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With ever more authors taking charge of their destiny each year and publishing independently, there is a heightened interest in many aspects of publishing. Editing, formatting, and cover design are essential elements besides the writing, and marketing is almost always required. Therefore, authors have many questions for book publicists these days about promoting their work and sell books. Commonly asked questions run the gamut, but some come up consistently. They generally fir into the categories of what to do (and expect) and also how to manage the situation when things go wrong.

One of the hottest topics is what to do when there is negative media coverage or a bad review of a book. First off, authors need to accept that there is no way to predict what the media will say, but you need the coverage and to seek publicity – which brings the risk of something negative. It's one of the reasons why many book PR campaigns begin locally. Testing the waters with smaller media prepares you for what to expect when going after more significant opportunities. An unfavorable article or review might show that a pitch angle needs to be modified or rephrased. Try taking your outreach in a new direction.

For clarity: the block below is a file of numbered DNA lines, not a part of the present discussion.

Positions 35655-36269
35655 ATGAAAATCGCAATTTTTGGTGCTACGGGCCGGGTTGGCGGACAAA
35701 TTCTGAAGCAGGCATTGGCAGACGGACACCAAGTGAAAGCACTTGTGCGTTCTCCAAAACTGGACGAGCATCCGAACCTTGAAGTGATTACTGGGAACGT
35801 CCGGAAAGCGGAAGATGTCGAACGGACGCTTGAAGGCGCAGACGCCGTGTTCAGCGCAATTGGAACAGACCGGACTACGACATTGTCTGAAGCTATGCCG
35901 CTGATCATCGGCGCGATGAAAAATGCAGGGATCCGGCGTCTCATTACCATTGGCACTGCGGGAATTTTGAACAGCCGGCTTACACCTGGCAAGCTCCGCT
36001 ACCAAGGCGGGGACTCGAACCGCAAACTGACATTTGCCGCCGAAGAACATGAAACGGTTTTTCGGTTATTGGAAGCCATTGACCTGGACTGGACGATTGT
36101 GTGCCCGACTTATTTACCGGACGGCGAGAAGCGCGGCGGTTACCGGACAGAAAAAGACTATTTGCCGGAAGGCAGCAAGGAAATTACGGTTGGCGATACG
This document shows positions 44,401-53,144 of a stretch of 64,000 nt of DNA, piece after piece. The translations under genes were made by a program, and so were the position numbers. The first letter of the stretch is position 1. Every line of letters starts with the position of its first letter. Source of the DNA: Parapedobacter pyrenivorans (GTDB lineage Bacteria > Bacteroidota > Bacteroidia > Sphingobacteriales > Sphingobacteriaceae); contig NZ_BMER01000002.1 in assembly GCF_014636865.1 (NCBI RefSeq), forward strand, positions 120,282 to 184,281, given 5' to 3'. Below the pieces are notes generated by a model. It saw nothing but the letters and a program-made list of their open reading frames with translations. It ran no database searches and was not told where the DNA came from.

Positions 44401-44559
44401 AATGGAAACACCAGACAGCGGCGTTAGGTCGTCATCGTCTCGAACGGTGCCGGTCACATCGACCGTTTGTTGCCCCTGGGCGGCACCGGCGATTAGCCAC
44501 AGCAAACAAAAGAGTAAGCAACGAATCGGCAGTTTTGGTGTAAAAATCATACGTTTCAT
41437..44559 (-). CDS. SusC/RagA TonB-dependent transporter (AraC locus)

Another standard line of questioning is about how the success of a book PR campaign can be measured. It gets at the issue of whether book marketing is worth the expense. Publicity and mentions are essential to get out the word about a book and help target readers discover it. Without some form of promotion, it can be tricky to reach potential readers. Applying metrics to PR campaigns isn't always the best measure of their success because their effect can be felt for months or even years when people's impressions are changed or improved. Skipping a marketing program can doom you to obscurity.

Another significant author question for book publicists is about how to pitch national TV talk shows. It takes hard work, an exciting book topic, and a little luck to land a guest spot on a national TV show. When it comes to the hard work part, you need to research the shows you're pitching. If you can see on their websites that your book topic is something the show would never discuss, then move on to others where the prospects seem better. Not every book is cut out for a TV show, and many of those titles become commercially successful. Particular genres tend to do better than others.


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